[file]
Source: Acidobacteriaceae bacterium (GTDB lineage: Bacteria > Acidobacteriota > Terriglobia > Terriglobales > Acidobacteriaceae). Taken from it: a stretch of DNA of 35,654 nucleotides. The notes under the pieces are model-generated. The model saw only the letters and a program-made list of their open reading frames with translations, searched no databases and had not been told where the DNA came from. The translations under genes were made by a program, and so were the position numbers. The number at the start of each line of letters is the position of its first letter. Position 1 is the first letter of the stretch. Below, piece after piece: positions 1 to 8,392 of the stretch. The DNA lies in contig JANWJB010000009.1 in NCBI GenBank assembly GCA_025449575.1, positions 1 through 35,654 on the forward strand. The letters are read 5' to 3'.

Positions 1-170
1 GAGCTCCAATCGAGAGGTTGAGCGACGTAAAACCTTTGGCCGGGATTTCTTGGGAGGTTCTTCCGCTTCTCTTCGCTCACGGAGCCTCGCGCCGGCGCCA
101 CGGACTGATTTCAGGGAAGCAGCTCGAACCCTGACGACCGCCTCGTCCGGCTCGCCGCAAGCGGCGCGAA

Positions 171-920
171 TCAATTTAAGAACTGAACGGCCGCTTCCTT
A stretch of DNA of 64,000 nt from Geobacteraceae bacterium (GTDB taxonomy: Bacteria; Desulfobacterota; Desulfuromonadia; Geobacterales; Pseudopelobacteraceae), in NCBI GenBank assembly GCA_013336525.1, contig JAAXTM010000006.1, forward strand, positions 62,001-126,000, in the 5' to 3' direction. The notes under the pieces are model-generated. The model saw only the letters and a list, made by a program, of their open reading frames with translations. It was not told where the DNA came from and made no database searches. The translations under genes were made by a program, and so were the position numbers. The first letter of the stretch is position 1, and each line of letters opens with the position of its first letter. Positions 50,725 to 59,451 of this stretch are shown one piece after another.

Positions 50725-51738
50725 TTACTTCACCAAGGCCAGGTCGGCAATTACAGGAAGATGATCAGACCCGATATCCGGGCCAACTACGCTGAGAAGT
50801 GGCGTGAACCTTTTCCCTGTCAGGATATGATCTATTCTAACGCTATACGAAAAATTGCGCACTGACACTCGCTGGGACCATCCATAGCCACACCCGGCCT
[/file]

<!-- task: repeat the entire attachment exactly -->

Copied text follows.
Source: Acidobacteriaceae bacterium (GTDB lineage: Bacteria > Acidobacteriota > Terriglobia > Terriglobales > Acidobacteriaceae). Taken from it: a stretch of DNA of 35,654 nucleotides. The notes under the pieces are model-generated. The model saw only the letters and a program-made list of their open reading frames with translations, searched no databases and had not been told where the DNA came from. The translations under genes were made by a program, and so were the position numbers. The number at the start of each line of letters is the position of its first letter. Position 1 is the first letter of the stretch. Below, piece after piece: positions 1 to 8,392 of the stretch. The DNA lies in contig JANWJB010000009.1 in NCBI GenBank assembly GCA_025449575.1, positions 1 through 35,654 on the forward strand. The letters are read 5' to 3'.

Positions 1-170
1 GAGCTCCAATCGAGAGGTTGAGCGACGTAAAACCTTTGGCCGGGATTTCTTGGGAGGTTCTTCCGCTTCTCTTCGCTCACGGAGCCTCGCGCCGGCGCCA
101 CGGACTGATTTCAGGGAAGCAGCTCGAACCCTGACGACCGCCTCGTCCGGCTCGCCGCAAGCGGCGCGAA

Positions 171-920
171 TCAATTTAAGAACTGAACGGCCGCTTCCTT
A stretch of DNA of 64,000 nt from Geobacteraceae bacterium (GTDB taxonomy: Bacteria; Desulfobacterota; Desulfuromonadia; Geobacterales; Pseudopelobacteraceae), in NCBI GenBank assembly GCA_013336525.1, contig JAAXTM010000006.1, forward strand, positions 62,001-126,000, in the 5' to 3' direction. The notes under the pieces are model-generated. The model saw only the letters and a list, made by a program, of their open reading frames with translations. It was not told where the DNA came from and made no database searches. The translations under genes were made by a program, and so were the position numbers. The first letter of the stretch is position 1, and each line of letters opens with the position of its first letter. Positions 50,725 to 59,451 of this stretch are shown one piece after another.

Positions 50725-51738
50725 TTACTTCACCAAGGCCAGGTCGGCAATTACAGGAAGATGATCAGACCCGATATCCGGGCCAACTACGCTGAGAAGT
50801 GGCGTGAACCTTTTCCCTGTCAGGATATGATCTATTCTAACGCTATACGAAAAATTGCGCACTGACACTCGCTGGGACCATCCATAGCCACACCCGGCCT